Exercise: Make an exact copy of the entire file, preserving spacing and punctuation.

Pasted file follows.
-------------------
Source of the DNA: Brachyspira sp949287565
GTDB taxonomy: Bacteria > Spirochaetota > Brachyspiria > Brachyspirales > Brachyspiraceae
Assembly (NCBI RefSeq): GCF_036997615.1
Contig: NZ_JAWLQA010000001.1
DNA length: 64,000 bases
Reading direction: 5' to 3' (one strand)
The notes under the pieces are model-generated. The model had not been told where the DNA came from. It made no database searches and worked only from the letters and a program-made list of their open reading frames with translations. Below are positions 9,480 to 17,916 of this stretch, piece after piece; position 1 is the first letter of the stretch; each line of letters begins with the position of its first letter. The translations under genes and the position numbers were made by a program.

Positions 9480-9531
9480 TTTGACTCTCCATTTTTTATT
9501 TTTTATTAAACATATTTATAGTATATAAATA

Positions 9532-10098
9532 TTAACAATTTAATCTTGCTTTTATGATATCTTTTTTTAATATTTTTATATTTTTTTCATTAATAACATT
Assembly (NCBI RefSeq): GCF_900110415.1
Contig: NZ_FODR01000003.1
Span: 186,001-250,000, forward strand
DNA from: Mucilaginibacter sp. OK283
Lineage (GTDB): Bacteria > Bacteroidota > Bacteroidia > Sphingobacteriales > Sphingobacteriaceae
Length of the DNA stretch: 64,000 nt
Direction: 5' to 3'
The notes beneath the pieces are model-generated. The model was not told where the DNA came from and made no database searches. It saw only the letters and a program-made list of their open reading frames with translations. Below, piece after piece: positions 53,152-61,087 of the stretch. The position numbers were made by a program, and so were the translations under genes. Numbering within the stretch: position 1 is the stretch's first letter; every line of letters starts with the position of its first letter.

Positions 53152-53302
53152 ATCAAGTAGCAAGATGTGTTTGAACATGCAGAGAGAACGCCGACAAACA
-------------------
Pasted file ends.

Source of the DNA: Brachyspira sp949287565
GTDB taxonomy: Bacteria > Spirochaetota > Brachyspiria > Brachyspirales > Brachyspiraceae
Assembly (NCBI RefSeq): GCF_036997615.1
Contig: NZ_JAWLQA010000001.1
DNA length: 64,000 bases
Reading direction: 5' to 3' (one strand)
The notes under the pieces are model-generated. The model had not been told where the DNA came from. It made no database searches and worked only from the letters and a program-made list of their open reading frames with translations. Below are positions 9,480 to 17,916 of this stretch, piece after piece; position 1 is the first letter of the stretch; each line of letters begins with the position of its first letter. The translations under genes and the position numbers were made by a program.

Positions 9480-9531
9480 TTTGACTCTCCATTTTTTATT
9501 TTTTATTAAACATATTTATAGTATATAAATA

Positions 9532-10098
9532 TTAACAATTTAATCTTGCTTTTATGATATCTTTTTTTAATATTTTTATATTTTTTTCATTAATAACATT
Assembly (NCBI RefSeq): GCF_900110415.1
Contig: NZ_FODR01000003.1
Span: 186,001-250,000, forward strand
DNA from: Mucilaginibacter sp. OK283
Lineage (GTDB): Bacteria > Bacteroidota > Bacteroidia > Sphingobacteriales > Sphingobacteriaceae
Length of the DNA stretch: 64,000 nt
Direction: 5' to 3'
The notes beneath the pieces are model-generated. The model was not told where the DNA came from and made no database searches. It saw only the letters and a program-made list of their open reading frames with translations. Below, piece after piece: positions 53,152-61,087 of the stretch. The position numbers were made by a program, and so were the translations under genes. Numbering within the stretch: position 1 is the stretch's first letter; every line of letters starts with the position of its first letter.

Positions 53152-53302
53152 ATCAAGTAGCAAGATGTGTTTGAACATGCAGAGAGAACGCCGACAAACA